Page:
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Showing posts from February, 2013

We Are Nigerians - Journey to Amalgamation Documentary

Obi Asika tweeted this video a while ago. The documentary is too powerful to not have its history lesson written out. So, I spent three hours transcribing its message. I hope you read and share this post or the video itself. It is important that we learn our past in order to craft out the future we dream, seek, and criticize our leaders about.  Next year, it will be a hundred years since the amalgamation of the Northern and Southern Nigeria into one country. Was it worth it or was it a mistake?

My New and Concurrent Love-Fest with TV

Lost Girl
Synopsis: This Canadian science fiction beauty and my current obsession tells the tale of supernatural seductress succubus Bo, who feeds off both people’s sexual energy and life force (chi), and her various friends in the fae community. The series basically runs around Bo’s search for her identity – for she had been abandoned at birth by her biological parents and her foster parents/experiences were not  exactly poster board material –, ability control, and her hero ego – she has this constant ache to help both humans and fae. Fae are supernatural beings with extraordinary powers predating the rise of humans who usually keep themselves hidden, and have worked hard to make humanity believe that they are just myths.

Feminism in Angela Carter’s “The Magic Toyshop”

In The Magic Toyshop, Angela Carter tells of scenarios of how and why women tend to be dependent on men. In doing so, she explores the subjectivity, victimization and sexuality of women. Melanie’s reliance on her father, Uncle Philip, and possibly Finn, is reminiscent of the women in her life and suggestive of the societal values of her time.

In the beginning, the reader experiences Melanie's discovery of herself – as a creation made of flesh and blood, and as a sexual being (1). She imagines herself as a nude model for Lautrec and sees her self-worth in the appreciating gaze of a man and not in her mental prowess.

Who is the Right One?

Note: I wrote this post over two years and five months ago but never published it until now.
    I must tell you that this post is in response to Glory Edozien's article, Addicted to Love. Now as I read the article, my emotions ran amuck, from wanting to shout 'yes!' to 'preach it' to 'steady there, not totally so.' Gloria professes that love between a man and a woman is totally non-existent and that love between a mother and her child is basically the purest of love in itself. I agree, to a point. Love is real and tangible, and it is feasible between a man and a woman. Couples can make their love work and long lasting. However, I believe our problem most times is our fundamental definition of love.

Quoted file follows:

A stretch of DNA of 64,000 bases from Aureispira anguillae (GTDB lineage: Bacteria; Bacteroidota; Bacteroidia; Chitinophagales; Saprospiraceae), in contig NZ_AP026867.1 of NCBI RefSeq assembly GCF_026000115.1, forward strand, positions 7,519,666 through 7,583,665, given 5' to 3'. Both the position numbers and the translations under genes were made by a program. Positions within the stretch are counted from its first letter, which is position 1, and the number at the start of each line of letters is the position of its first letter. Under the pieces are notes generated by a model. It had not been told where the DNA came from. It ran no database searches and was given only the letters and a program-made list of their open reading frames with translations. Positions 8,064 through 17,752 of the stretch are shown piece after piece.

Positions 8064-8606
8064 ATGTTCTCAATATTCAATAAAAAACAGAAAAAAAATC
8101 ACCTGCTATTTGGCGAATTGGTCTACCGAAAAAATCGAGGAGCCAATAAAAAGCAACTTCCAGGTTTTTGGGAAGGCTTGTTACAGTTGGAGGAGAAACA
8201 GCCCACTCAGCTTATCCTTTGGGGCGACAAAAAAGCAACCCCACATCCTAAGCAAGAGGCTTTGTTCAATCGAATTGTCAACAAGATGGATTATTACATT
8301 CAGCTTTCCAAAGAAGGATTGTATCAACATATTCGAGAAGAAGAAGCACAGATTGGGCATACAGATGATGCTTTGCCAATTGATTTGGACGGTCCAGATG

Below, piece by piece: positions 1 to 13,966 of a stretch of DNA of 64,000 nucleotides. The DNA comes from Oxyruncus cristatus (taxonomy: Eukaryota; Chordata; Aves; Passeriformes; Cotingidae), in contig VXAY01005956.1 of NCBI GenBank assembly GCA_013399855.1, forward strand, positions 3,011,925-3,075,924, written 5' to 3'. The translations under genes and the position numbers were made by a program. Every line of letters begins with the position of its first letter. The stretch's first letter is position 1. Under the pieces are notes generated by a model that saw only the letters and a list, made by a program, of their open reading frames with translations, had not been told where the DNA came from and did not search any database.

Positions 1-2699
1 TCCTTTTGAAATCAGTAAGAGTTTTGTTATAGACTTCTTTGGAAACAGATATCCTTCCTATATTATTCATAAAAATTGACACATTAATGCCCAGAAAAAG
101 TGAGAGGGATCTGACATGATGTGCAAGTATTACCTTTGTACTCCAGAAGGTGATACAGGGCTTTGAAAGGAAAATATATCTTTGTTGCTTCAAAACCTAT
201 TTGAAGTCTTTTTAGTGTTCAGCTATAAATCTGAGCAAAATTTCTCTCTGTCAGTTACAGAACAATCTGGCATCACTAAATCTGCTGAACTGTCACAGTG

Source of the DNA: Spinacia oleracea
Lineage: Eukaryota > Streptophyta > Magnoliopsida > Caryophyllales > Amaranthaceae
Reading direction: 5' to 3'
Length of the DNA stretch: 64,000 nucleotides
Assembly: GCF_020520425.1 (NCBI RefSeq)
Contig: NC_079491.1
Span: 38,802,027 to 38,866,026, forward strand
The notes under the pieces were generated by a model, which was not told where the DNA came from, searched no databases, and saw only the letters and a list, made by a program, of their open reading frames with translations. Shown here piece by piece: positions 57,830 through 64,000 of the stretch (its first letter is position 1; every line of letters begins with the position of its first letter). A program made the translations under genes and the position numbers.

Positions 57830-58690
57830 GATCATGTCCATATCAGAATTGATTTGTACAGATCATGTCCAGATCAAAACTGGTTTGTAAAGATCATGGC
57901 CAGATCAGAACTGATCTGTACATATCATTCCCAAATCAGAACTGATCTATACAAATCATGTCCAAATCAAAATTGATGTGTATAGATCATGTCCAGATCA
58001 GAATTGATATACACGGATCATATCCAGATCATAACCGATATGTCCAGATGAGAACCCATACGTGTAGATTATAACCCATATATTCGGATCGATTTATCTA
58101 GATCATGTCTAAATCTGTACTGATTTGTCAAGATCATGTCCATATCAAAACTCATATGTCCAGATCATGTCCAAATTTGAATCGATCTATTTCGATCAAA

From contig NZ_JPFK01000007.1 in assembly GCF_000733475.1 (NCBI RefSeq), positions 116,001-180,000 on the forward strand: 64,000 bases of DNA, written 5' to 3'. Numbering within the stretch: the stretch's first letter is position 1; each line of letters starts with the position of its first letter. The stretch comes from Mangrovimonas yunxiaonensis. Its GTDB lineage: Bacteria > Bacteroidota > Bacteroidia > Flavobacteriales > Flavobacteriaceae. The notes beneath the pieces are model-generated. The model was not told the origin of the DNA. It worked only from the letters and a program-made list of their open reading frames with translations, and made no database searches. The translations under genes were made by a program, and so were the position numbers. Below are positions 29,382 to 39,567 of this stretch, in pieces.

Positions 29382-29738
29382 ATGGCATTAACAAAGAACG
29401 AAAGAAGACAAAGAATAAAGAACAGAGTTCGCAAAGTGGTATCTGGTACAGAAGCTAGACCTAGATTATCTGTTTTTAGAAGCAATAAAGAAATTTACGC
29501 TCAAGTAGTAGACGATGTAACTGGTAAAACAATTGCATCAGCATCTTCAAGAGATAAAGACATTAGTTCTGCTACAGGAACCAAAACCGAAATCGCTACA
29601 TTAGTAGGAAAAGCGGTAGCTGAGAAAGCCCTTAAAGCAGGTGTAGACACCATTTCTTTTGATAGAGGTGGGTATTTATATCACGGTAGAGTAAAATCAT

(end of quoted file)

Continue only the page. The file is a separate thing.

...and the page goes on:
Magical Realism in The Brief Wondrous Life of Oscar Wao

The constant use of magical realism in The Brief Wondrous Life of Oscar Wao caught my fancy. Now, I have read some magical realism stories and they were either the classic vampire/witch/werewolf story or just one event that had trace of magic in it like "The Handsomest Drowned Man in the World" by Gabriel Garcia Marquez. But, it is not so in The Brief Wondrous Life of Oscar Wao. If it was just the “fuku” that is just portrayed in the novel, it would have been different. Rather, other magical encounters were recounted in the book to make it more authentic and provide the feeling of a rich culture. Now, I come from a culture that has its share of magic too. This made me see the book, as not just a story but also a biography of a young boy in an exotic culture.

Should Virgina Woolf's Flush be Considered as a Literary Canon

To be or not to be is always the basis of contention in all humans. In the case of Flush, the debate seems to be whether it, meaning Flush, fits into the literary canon- the modernist canon to be exact. The literary canon, according to Kershner, is “the accepted academic list of writers to be studied” (39). Therefore, if what is accepted in the literary canon is determined by a group of people, acclaimed critics of that era, then what is actually the criteria for such distinguished badge of canonical status? Is it the relationship between the work and the historical, or the artistic and social context of the era the work was published? Or is it being relevant to the changes, experiences and context of the writer, public and the supposed law on canonical issues?